CAS Curriculum Guide: New Resource for Student Central Members

We are excited to present a new and valuable resource that is now available to members of Student Central – the CAS Curriculum Guide. The guide was developed to help students, like you, build a stronger understanding of the academic strengths, technical tools and business skills that successful actuaries possess. You can use the guide to identify experiences to seek out while in college to help prepare you for a career as an actuary, specifically as you embark on the path to earning actuarial credentials through the Casualty Actuarial Society.

The Curriculum Guide focuses on three key areas with multiple subsections  presented in the graphic below; each subsection contains information on why that subject or skill is important for your future actuarial career, an example of when you would use it in the workplace, and recommendations for experiences to pursue to gain the skills or knowledge in that area.

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We encourage you to review the Curriculum Guide as you prepare for the start of the school year and continue to utilize the guide as you are working towards becoming an actuary. You can access each section of the Curriculum Guide on the Career Resources tab at or download the complete guide from the website.The Curriculum Guide is just the start of many of new resources that will be available through Student Central in the coming months, so make sure to visit the website and online community regularly!

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Internships with Impact

Your first internship can be an intimidating experience. Surrounded by professionals in a business environment, new interns tend to have many questions, and sometimes miss out on great opportunities. Recent intern testimonials from Temple University’s Sigma Chapter of Gamma Iota Sigma show common trends among students who completed internships. Many of these students had rewarding summers, but many also missed some great networking and project opportunities.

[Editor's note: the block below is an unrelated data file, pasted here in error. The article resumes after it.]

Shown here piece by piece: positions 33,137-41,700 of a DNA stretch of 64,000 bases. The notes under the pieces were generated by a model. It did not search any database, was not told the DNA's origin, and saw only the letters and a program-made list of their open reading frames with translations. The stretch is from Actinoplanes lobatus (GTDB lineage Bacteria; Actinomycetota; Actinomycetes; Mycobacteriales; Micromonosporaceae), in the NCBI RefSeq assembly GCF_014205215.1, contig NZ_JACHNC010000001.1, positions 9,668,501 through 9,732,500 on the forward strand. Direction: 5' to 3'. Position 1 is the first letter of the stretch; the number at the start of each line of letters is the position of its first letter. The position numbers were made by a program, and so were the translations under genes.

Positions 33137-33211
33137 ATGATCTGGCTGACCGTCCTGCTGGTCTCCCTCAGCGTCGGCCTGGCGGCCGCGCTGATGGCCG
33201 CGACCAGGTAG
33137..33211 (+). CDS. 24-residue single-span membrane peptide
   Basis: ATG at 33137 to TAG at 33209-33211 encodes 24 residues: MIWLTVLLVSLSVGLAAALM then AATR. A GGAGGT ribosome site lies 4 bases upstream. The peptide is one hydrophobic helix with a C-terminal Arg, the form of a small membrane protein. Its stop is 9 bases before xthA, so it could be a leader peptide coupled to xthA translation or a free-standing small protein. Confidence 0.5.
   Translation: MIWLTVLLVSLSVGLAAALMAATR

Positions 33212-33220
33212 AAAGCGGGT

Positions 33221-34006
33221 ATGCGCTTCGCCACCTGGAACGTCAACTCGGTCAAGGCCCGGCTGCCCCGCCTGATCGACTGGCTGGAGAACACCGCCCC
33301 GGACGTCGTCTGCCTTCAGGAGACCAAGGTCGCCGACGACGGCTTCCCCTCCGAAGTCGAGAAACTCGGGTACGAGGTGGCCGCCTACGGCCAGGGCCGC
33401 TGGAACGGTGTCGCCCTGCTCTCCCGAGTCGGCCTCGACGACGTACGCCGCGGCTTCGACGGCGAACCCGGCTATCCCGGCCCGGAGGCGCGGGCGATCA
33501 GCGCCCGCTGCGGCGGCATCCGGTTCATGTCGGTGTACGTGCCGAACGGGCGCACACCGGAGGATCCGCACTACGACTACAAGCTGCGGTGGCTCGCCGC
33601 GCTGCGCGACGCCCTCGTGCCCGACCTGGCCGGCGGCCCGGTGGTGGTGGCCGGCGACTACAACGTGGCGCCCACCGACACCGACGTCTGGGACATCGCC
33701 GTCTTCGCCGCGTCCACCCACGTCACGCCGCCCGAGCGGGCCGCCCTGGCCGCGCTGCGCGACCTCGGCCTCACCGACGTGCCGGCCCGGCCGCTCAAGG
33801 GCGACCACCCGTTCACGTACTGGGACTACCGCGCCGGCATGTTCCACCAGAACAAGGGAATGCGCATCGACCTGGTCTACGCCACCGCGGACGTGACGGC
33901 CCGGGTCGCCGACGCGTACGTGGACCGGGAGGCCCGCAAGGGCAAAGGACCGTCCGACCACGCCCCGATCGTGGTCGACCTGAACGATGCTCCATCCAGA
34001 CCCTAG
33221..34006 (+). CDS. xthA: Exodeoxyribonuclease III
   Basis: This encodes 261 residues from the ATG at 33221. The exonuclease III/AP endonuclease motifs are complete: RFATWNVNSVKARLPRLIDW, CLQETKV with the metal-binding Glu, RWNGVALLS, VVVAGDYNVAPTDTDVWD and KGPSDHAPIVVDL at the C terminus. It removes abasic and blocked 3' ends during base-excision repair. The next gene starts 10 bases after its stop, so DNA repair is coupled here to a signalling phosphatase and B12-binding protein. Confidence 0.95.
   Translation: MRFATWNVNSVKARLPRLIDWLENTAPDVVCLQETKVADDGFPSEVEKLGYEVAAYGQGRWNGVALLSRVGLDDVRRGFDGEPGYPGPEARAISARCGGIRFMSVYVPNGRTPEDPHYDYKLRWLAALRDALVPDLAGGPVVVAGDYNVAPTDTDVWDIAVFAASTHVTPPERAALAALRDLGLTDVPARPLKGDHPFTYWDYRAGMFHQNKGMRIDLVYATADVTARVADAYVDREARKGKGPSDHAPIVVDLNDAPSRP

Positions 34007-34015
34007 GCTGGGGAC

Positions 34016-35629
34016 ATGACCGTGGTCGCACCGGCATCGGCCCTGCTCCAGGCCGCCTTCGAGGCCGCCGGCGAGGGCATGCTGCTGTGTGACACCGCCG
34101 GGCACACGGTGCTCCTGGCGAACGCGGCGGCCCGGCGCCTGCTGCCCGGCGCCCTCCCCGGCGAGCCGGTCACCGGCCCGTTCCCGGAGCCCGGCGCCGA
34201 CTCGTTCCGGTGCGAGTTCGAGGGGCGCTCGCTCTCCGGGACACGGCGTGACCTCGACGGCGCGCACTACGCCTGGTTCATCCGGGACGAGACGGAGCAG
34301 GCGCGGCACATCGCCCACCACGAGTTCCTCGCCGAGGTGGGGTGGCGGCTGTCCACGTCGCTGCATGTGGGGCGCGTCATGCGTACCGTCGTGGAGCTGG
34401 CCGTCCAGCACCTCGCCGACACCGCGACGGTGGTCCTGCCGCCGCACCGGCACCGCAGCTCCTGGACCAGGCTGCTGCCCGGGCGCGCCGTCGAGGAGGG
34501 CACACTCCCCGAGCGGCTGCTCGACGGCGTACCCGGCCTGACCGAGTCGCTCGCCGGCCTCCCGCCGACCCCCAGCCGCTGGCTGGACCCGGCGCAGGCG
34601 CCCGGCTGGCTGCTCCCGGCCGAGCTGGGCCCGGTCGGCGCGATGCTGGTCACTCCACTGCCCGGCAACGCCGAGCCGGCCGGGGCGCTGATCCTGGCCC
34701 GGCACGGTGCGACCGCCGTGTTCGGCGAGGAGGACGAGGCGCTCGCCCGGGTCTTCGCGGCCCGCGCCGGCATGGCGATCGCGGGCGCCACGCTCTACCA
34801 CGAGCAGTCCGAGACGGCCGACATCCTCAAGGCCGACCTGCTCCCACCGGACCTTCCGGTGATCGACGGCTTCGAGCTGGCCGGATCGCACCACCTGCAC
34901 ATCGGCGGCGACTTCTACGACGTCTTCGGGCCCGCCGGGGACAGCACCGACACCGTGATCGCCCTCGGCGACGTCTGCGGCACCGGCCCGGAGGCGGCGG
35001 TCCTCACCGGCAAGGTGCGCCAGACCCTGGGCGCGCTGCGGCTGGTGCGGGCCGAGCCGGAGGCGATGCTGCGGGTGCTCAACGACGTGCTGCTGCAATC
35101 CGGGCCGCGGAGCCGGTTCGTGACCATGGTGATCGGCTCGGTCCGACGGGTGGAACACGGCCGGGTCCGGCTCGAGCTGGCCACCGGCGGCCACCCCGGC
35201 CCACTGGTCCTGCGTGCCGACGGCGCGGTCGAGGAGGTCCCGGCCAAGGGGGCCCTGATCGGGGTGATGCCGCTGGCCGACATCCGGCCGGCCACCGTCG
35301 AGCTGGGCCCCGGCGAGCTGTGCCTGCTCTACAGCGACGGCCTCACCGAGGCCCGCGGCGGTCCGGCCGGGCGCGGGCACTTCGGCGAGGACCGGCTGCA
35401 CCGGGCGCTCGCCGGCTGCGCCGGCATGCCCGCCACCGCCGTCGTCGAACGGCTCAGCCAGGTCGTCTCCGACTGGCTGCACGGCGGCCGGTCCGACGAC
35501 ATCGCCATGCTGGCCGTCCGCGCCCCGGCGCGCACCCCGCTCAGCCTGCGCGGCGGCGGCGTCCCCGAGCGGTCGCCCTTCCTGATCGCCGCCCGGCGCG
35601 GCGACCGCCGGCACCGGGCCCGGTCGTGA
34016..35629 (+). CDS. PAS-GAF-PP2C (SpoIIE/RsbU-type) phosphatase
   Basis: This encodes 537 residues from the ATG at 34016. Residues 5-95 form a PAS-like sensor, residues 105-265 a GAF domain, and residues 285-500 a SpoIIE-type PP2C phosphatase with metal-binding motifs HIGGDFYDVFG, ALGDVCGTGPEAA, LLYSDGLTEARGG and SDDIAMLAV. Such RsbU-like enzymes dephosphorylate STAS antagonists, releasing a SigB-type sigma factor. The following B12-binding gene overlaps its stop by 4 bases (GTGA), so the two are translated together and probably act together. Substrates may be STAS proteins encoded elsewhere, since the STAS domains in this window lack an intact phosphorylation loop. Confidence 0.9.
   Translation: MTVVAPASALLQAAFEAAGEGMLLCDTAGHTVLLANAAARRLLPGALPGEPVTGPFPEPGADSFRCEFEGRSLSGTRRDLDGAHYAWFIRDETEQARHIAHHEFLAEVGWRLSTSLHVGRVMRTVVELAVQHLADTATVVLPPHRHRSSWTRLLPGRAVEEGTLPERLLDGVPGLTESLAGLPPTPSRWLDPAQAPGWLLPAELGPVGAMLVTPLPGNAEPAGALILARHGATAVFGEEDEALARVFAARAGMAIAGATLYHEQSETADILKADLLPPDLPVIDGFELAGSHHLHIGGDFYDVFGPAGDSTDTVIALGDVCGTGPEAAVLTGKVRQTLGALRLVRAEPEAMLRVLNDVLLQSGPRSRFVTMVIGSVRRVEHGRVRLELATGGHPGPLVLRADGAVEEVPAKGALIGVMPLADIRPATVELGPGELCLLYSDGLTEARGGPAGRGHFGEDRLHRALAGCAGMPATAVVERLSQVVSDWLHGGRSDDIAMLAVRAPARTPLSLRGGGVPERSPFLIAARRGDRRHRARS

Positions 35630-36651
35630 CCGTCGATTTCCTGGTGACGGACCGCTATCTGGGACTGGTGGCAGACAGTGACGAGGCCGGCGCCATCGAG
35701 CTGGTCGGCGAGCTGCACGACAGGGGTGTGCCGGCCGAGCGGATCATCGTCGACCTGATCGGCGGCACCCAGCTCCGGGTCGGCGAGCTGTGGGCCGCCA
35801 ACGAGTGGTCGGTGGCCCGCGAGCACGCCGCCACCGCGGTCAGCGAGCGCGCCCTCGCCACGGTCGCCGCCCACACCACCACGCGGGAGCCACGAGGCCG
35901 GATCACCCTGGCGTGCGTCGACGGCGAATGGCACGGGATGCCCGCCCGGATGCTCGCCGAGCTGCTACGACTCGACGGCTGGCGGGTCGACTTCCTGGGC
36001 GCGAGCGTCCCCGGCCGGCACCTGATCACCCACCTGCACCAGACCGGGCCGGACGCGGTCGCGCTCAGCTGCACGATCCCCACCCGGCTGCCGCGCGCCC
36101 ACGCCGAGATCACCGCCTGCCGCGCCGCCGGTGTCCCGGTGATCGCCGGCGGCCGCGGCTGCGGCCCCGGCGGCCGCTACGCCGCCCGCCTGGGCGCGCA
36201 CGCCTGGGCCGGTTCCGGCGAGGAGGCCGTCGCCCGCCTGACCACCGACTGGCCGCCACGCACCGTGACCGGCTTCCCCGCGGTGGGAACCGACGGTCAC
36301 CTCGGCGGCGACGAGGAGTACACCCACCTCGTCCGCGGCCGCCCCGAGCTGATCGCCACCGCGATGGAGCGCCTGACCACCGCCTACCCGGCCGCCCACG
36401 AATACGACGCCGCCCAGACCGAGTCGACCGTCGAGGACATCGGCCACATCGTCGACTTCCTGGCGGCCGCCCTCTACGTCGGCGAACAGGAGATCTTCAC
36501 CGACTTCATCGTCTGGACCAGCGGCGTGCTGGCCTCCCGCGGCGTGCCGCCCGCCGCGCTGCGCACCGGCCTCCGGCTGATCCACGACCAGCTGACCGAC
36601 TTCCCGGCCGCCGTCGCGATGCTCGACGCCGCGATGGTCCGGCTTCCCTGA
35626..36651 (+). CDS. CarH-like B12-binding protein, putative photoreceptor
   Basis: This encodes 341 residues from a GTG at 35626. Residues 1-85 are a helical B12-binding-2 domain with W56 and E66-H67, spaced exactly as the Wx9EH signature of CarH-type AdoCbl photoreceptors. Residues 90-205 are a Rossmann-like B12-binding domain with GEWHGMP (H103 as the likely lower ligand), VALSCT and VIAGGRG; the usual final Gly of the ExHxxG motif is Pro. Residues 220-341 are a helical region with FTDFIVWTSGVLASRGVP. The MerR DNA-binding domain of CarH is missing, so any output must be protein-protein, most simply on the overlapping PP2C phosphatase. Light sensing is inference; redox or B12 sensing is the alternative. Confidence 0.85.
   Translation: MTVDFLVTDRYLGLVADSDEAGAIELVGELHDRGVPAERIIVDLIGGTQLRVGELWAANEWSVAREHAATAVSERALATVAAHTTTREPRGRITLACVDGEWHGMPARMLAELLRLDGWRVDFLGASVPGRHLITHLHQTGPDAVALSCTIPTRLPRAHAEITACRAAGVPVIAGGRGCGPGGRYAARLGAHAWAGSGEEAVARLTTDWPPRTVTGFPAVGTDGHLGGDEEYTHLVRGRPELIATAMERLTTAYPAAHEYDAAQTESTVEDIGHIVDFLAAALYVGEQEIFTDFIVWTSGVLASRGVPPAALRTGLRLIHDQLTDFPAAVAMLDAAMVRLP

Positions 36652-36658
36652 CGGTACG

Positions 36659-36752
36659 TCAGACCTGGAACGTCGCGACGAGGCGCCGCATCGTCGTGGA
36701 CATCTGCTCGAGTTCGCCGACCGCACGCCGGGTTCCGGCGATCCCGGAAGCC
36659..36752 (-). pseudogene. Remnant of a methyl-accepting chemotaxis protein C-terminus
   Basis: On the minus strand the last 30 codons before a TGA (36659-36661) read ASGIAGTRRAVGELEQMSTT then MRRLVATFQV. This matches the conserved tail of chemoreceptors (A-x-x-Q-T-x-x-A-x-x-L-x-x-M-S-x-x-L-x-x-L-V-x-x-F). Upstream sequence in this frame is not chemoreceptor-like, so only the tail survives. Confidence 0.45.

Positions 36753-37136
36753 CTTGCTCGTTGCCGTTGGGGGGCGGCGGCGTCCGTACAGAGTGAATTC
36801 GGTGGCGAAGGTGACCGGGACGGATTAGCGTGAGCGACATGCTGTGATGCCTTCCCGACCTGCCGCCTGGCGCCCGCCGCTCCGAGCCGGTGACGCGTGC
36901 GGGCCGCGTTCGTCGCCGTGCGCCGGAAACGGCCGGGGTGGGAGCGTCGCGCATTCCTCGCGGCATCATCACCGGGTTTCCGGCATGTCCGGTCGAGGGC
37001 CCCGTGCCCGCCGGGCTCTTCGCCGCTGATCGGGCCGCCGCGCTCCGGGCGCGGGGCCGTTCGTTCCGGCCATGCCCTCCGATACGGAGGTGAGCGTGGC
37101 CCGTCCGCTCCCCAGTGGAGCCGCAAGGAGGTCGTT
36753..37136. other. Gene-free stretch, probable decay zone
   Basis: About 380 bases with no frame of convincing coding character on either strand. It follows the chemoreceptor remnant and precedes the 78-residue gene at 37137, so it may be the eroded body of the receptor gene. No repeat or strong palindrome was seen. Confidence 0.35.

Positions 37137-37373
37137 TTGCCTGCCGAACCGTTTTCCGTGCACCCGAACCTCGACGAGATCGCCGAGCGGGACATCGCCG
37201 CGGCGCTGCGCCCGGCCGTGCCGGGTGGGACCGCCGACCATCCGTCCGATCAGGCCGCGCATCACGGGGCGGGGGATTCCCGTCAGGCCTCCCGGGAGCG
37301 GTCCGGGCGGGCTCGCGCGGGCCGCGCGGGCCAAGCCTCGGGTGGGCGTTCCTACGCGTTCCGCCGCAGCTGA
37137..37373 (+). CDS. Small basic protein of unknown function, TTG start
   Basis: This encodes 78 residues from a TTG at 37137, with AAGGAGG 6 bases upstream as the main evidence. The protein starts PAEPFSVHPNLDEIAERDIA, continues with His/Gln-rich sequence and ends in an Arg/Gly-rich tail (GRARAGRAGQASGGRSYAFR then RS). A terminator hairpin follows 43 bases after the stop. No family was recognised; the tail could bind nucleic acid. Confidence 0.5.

The biggest opportunity interns saw was to build a network. Through activities such as sporting events and happy hours, interns have the chance to build relationships with professionals even before they begin their full-time careers. Many interns realize late in the summer that asking questions and organizing individual meetings are invaluable opportunities. A quick email stating “Would you have time to chat about your work over coffee?” can lead to an eye-opening conversation that would otherwise remain unknown. Companies appreciate this curiosity, and the vast majority of people are happy to take time out of their day to discuss their work with interns. This opportunity to ask questions and hold meetings is especially important to take advantage of, especially if you have a mentor. Mentors can provide information and guidance that might lead to a valuable network of professional contacts. Remember, the more people you build a relationship with, the more they can vouch for you when the company is deciding which interns to hire permanently.

Internships are not meant solely for learning and having fun, but also for you to contribute to the company. Companies do not hire interns to sit around; companies hope to provide interns with meaningful projects so they can better the organization. These projects often have some ambiguity and give you a chance to apply your own perspective. Applying what you learn in class, formal training sessions, and informal conversations will impress your supervisor and result in a better, more thoroughly completed project. Companies provide training materials specifically because they apply to your internship. Applying what you learn in these trainings, along with conversations you have with your department, will show your focus and attentiveness. Previous interns commonly noted the best part of their summers was the sense of reward and pride after providing meaningful assistance to their employers. One intern even noted that she had the opportunity to change the company’s incorrect pricing calculations which made her feel valued as an employee.

While internships may be daunting at first, most find experiences to be challenging, rewarding, and fun. Many students look back on their internships and realize they have made contacts and friends to keep for years to come. As long as you work hard and use your resources during your internship, you are bound to have a successful and rewarding experience.

About William Thorsson:

William graduated in May 2014, from an accelerated three-year track at Temple University. He received his bachelor’s degree in both “risk management and insurance” and “actuarial science.” During his undergraduate career, William completed two internships and was Vice President of Professional Development of the Gamma Iota Sigma, Sigma Chapter.

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